Interview: Navigating the Complexities of Sanctions


April 2024

Vita van Dreven

THRI Research Fellow

Olena Yurchenko

Senior Analyst at the Economic Security Council of Ukraine
Olena Yurchenko is a Senior Analyst at the Ukrainian NGO Economic Security Council of Ukraine. Within the organization, she is responsible for investigating and analyzing the various aspects of Russian military plant supply chains. These supply chains are established to access critical technologies and goods, that are sanctioned by the international community and required for military production. The NGO uses mainly open-source intelligence (OSINT) data, including trade records leaks, corporate registries, public procurement information, etc. to identify companies and people behind the Russian sanction evasions.

The foremost inquiry regarding sanctions often revolves around their efficiency. Could you elaborate on this debate?
You are right saying efficiency is the main question when it comes to sanctions. I may be incorrect, but one of the studies I dealt with even claimed that roughly 90% of all literature on sanctions is dedicated to the basic question ‘does it work?’ One must understand that Western policy making fell in love with sanctions shortly after the end of the Cold War. Now sanctions serve basically as a to-go instrument in practically any international crisis – from human rights violations to full-fledged military conflicts. The question is: did this love pay off ultimately? Or, as in many romantic relations, do we face here some great expectations which ultimately cannot be met?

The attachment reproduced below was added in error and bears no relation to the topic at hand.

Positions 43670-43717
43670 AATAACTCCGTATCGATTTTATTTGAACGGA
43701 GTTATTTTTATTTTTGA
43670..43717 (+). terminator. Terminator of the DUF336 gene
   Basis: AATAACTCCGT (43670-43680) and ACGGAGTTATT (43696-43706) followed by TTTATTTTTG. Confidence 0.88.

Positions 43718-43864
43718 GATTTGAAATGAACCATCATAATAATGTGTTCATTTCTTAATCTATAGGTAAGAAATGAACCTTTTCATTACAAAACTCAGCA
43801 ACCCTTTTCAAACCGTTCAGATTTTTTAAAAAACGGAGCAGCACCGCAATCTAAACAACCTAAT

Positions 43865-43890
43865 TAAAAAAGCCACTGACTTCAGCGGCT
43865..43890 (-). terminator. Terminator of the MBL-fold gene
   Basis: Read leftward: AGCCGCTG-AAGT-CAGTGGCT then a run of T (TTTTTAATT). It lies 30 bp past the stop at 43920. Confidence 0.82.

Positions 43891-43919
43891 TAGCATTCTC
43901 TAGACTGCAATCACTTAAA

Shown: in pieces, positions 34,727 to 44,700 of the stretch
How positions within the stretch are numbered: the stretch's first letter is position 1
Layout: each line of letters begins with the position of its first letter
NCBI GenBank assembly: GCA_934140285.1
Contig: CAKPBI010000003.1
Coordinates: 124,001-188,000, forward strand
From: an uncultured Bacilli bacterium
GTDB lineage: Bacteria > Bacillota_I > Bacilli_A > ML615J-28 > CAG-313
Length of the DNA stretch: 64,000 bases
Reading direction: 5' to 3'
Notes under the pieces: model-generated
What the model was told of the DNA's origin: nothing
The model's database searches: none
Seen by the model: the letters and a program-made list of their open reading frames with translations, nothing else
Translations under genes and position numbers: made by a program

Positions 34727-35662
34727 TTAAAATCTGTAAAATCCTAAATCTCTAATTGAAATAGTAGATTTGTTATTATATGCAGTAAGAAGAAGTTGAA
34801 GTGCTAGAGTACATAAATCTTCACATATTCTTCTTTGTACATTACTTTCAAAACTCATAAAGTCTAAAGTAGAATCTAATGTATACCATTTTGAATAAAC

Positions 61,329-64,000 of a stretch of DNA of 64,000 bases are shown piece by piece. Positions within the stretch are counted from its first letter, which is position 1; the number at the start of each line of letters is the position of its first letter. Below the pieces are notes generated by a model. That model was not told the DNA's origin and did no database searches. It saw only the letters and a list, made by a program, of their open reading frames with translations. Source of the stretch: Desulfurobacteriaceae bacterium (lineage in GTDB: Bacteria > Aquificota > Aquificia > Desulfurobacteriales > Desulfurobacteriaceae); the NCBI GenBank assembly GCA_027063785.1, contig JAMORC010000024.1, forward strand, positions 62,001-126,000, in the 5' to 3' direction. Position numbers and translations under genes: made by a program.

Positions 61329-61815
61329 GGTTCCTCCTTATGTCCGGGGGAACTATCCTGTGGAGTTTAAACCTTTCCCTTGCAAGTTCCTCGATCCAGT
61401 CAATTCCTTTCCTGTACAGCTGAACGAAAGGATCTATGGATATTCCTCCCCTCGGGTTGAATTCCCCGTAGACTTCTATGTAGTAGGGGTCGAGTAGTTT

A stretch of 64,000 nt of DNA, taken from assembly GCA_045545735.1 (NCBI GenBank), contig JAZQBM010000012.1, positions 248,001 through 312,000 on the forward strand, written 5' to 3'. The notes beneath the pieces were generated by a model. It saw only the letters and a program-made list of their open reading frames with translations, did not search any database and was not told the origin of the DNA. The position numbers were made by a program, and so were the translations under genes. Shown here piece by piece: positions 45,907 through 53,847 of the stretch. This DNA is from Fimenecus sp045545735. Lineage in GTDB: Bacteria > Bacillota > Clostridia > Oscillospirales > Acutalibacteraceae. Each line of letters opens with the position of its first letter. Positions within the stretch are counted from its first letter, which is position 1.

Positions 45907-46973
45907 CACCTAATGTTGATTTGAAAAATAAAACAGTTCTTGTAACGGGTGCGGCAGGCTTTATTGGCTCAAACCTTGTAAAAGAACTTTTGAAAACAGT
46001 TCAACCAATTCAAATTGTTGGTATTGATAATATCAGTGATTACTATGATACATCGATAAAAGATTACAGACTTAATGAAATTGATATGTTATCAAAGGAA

The issue of sanctions efficiency is a multifaceted one. You can approach it in many ways, but speaking in roughly scientific terms, one talks about quantitative and qualitative approaches.

So, how do you and others navigate these complexities to understand the true nature and limitations of sanctions?

Sometimes competent sanction authorities give their assessments of sanctions effectiveness. These are figures-based, but it does not really provide an answer. For instance, if you want to kill some time and read the annual reports of Office for Foreign Assets Control in the United States or Bureau of Industry and Security, which are dealing with financial and trade sanctions respectively, you see they take pride in the number of restrictions imposed, the number of proceedings against sanctions busters opened, the sums confiscated during the investigations, etc. All that tells more about their job, not the nature of the instrument they are enforcing.